One further word on White: for someone in danger of being cut, he is acting very nonchalant about it; is there more to his story than is known? Stay tuned.


As for the ongoing battle for the starting Center job, it was clear to me that Jake Grove outplayed Joe Berger last Saturday. Grove was consistently driving his man off the ball and holding his ground in pass pro. While Berger played well, I felt he had trouble in power situations. Against the likes of Kris Jenkins and Vince Wilfork, he will be a liability. As Iíve said throughout the preseason, a healthy Grove will start on opening day.


Defensively, Iím sure Sparano is pleased with the quality of line play thus far. Randy Starks, in particular, has looked good in his new role as a full time Tackle. His quickness really lends itself well to the three technique style he is being asked to play (think Warren Sapp). And Charles Grant adds quality depth in the rotation; his 2nd quarter hit on QB David Garrard forced him from the game.


I also think Sparano is very pleased with the situation at safety. Chris Clemons has all but won the job at free safety, and Pro Bowl SS Yeremiah Bell looks as good as ever.


Thatís the good news.


The concerns begin at linebacker. While inside linebackers Karlos Dansby and Channing Crowder are the least of Sparanoís worries, outside linebackers Koa Misi and Cam Wake are another story.


Rookie Misi is clearly going through some growing pains; he is still thinking way too much. This is normal for a rookie, and Sparano has decided to put up with it for now. Dolfans should get into a like frame of mind and cut Misi some slack now because heís going to screw up. Expect it.


As for Wake, he had a tackle for a loss against Jacksonville but I wasnít impressed with his work against the run. Donít be surprised if Sparano rotates him out when the situation dictates; he still isnít a complete player.


Sparano hopes that cornerback isnít going to be another worry, not with the lofty expectations that the team has in Vontae Davis and Sean Smith. Yet the signs thus far are not good. Whatís worse, Will Allen is out again with a balky knee and hyped rookie Nolan Carroll doesnít seem ready for prime time.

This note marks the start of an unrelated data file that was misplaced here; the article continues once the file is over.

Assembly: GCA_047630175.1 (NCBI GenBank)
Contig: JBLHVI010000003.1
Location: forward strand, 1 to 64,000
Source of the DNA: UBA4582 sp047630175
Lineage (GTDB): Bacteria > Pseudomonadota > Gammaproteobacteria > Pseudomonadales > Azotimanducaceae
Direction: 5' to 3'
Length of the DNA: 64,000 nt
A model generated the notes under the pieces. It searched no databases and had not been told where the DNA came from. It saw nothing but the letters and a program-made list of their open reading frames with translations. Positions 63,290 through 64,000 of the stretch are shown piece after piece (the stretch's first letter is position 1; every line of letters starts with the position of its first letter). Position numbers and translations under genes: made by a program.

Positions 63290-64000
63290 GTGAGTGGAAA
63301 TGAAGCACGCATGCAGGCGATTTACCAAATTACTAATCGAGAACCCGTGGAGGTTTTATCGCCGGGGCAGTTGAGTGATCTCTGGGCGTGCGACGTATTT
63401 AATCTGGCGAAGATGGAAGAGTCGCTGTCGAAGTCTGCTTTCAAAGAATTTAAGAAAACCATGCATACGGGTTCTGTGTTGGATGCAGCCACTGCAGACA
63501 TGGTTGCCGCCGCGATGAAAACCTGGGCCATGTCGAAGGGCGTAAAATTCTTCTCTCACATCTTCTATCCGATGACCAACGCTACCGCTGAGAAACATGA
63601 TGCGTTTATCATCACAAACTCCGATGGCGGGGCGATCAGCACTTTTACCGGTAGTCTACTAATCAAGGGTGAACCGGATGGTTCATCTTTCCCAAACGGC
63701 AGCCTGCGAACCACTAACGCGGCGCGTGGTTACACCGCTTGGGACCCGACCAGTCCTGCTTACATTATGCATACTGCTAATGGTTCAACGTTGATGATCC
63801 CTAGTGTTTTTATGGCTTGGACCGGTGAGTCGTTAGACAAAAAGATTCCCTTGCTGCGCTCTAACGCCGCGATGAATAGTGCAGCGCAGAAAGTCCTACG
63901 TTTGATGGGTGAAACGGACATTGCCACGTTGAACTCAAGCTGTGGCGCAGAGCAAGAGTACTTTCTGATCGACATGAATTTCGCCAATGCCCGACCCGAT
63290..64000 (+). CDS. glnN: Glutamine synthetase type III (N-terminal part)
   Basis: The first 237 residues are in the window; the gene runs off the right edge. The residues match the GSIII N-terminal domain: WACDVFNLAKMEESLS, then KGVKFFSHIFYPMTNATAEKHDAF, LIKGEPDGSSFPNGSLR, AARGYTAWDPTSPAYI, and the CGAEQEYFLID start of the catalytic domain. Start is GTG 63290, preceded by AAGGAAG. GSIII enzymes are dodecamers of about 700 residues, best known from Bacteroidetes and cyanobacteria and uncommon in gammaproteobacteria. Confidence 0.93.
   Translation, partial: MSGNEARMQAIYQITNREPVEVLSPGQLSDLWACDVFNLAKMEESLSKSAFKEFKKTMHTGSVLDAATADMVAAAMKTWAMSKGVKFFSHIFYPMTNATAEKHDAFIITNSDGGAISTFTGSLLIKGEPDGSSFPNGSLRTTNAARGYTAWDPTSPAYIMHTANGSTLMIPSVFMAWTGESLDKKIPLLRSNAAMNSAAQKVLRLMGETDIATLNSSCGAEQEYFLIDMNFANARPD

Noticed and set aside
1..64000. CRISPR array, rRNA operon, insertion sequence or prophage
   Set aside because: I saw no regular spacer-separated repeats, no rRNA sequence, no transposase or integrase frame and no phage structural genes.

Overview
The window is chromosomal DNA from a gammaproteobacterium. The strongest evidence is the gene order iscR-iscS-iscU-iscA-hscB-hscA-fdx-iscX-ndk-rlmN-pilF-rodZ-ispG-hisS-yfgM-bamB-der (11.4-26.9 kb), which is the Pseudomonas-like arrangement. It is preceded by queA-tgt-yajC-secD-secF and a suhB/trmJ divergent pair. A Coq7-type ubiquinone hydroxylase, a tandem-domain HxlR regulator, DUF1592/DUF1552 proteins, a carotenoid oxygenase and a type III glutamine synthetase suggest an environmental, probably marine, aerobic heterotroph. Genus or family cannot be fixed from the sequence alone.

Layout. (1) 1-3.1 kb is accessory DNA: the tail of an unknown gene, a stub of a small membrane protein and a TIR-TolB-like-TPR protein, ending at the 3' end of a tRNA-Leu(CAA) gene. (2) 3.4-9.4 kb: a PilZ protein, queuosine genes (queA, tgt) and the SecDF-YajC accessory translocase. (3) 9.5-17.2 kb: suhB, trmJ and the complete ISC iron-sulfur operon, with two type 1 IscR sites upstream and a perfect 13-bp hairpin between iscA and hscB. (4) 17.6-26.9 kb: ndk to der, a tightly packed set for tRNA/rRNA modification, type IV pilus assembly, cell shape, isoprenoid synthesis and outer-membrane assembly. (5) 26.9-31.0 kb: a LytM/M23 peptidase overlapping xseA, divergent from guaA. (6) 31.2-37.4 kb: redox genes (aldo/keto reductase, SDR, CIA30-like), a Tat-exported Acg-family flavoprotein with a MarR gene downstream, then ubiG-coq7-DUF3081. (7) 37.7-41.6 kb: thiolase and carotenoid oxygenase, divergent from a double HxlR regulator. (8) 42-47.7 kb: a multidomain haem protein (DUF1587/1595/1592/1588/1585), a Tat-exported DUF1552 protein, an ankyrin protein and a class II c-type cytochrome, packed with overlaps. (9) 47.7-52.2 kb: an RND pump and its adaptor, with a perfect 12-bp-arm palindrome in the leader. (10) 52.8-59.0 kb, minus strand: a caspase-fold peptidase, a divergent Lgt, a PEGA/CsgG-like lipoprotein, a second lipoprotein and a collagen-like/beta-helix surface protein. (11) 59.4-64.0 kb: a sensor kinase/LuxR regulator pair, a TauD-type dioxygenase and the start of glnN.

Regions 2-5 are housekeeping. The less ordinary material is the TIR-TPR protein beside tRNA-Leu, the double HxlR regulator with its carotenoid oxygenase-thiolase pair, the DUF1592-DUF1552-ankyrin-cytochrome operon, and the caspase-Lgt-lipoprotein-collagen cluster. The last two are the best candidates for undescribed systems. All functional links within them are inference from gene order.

Against Jacksonville, Davis played like his feet were stuck in cement before leaving with some sort of abdominal injury. Davis and Smith were roasted alternately by Mike Sims-Walker and Mike Thomas throughout. Sims-Walker is another one of those big receivers that the Dolphin DBs have struggled with in the past; he racked up 64 yards of receptions (long of 35) in just a half of work. Watching him tear up Davis and Smith left an ominous impression on me.


One bright spot at CB has been Jason Allen. He has been around the ball throughout camp, and his special teams work has been stellar (one forced fumble against Jacksonville). Undrafted rookie Nate Ness has also played well and consistently.


Last, and certainly least, are the special teams.


As I mentioned earlier, it is becoming a sad annual ritual watching John Bonamegoís poor coverage teams work. Against the Jaguars, the Dolphins surrendered almost 28 yards per return and allowed another blocked punt. If not for a penalty against Jacksonville for an illegal wedge, negating a 47 yard return, that average would have been much higher.


Aside from the obvious need for a fix, it is fair to wonder if Bonamego is the man for the job. This is the third year now that his dogs arenít eating the dog food.


Up next is the critical third preseason game at home against the Falcons. Expect the starters to play into the third quarter.